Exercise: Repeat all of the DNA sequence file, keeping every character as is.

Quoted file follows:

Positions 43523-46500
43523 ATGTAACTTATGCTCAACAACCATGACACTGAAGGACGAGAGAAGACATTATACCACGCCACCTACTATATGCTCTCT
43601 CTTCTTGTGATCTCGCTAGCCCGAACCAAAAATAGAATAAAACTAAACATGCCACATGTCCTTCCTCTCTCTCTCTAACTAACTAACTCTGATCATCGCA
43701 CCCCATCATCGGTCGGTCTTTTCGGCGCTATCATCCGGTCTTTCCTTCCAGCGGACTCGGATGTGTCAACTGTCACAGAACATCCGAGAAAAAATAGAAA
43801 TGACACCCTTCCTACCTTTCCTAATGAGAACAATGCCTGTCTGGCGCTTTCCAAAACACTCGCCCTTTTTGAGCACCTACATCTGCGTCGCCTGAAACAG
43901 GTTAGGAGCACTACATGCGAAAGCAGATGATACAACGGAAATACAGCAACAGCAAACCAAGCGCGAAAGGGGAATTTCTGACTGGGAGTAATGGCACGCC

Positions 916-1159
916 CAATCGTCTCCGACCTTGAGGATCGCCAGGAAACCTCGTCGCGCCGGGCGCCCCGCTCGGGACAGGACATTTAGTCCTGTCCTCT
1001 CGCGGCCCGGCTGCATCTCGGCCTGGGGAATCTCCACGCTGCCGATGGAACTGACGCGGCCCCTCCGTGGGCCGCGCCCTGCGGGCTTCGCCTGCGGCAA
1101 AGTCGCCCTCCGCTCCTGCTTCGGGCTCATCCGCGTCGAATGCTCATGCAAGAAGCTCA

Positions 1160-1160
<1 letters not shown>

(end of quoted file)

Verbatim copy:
Positions 43523-46500
43523 ATGTAACTTATGCTCAACAACCATGACACTGAAGGACGAGAGAAGACATTATACCACGCCACCTACTATATGCTCTCT
43601 CTTCTTGTGATCTCGCTAGCCCGAACCAAAAATAGAATAAAACTAAACATGCCACATGTCCTTCCTCTCTCTCTCTAACTAACTAACTCTGATCATCGCA
43701 CCCCATCATCGGTCGGTCTTTTCGGCGCTATCATCCGGTCTTTCCTTCCAGCGGACTCGGATGTGTCAACTGTCACAGAACATCCGAGAAAAAATAGAAA
43801 TGACACCCTTCCTACCTTTCCTAATGAGAACAATGCCTGTCTGGCGCTTTCCAAAACACTCGCCCTTTTTGAGCACCTACATCTGCGTCGCCTGAAACAG
43901 GTTAGGAGCACTACATGCGAAAGCAGATGATACAACGGAAATACAGCAACAGCAAACCAAGCGCGAAAGGGGAATTTCTGACTGGGAGTAATGGCACGCC

Positions 916-1159
916 CAATCGTCTCCGACCTTGAGGATCGCCAGGAAACCTCGTCGCGCCGGGCGCCCCGCTCGGGACAGGACATTTAGTCCTGTCCTCT
1001 CGCGGCCCGGCTGCATCTCGGCCTGGGGAATCTCCACGCTGCCGATGGAACTGACGCGGCCCCTCCGTGGGCCGCGCCCTGCGGGCTTCGCCTGCGGCAA
1101 AGTCGCCCTCCGCTCCTGCTTCGGGCTCATCCGCGTCGAATGCTCATGCAAGAAGCTCA

Positions 1160-1160
<1 letters not shown>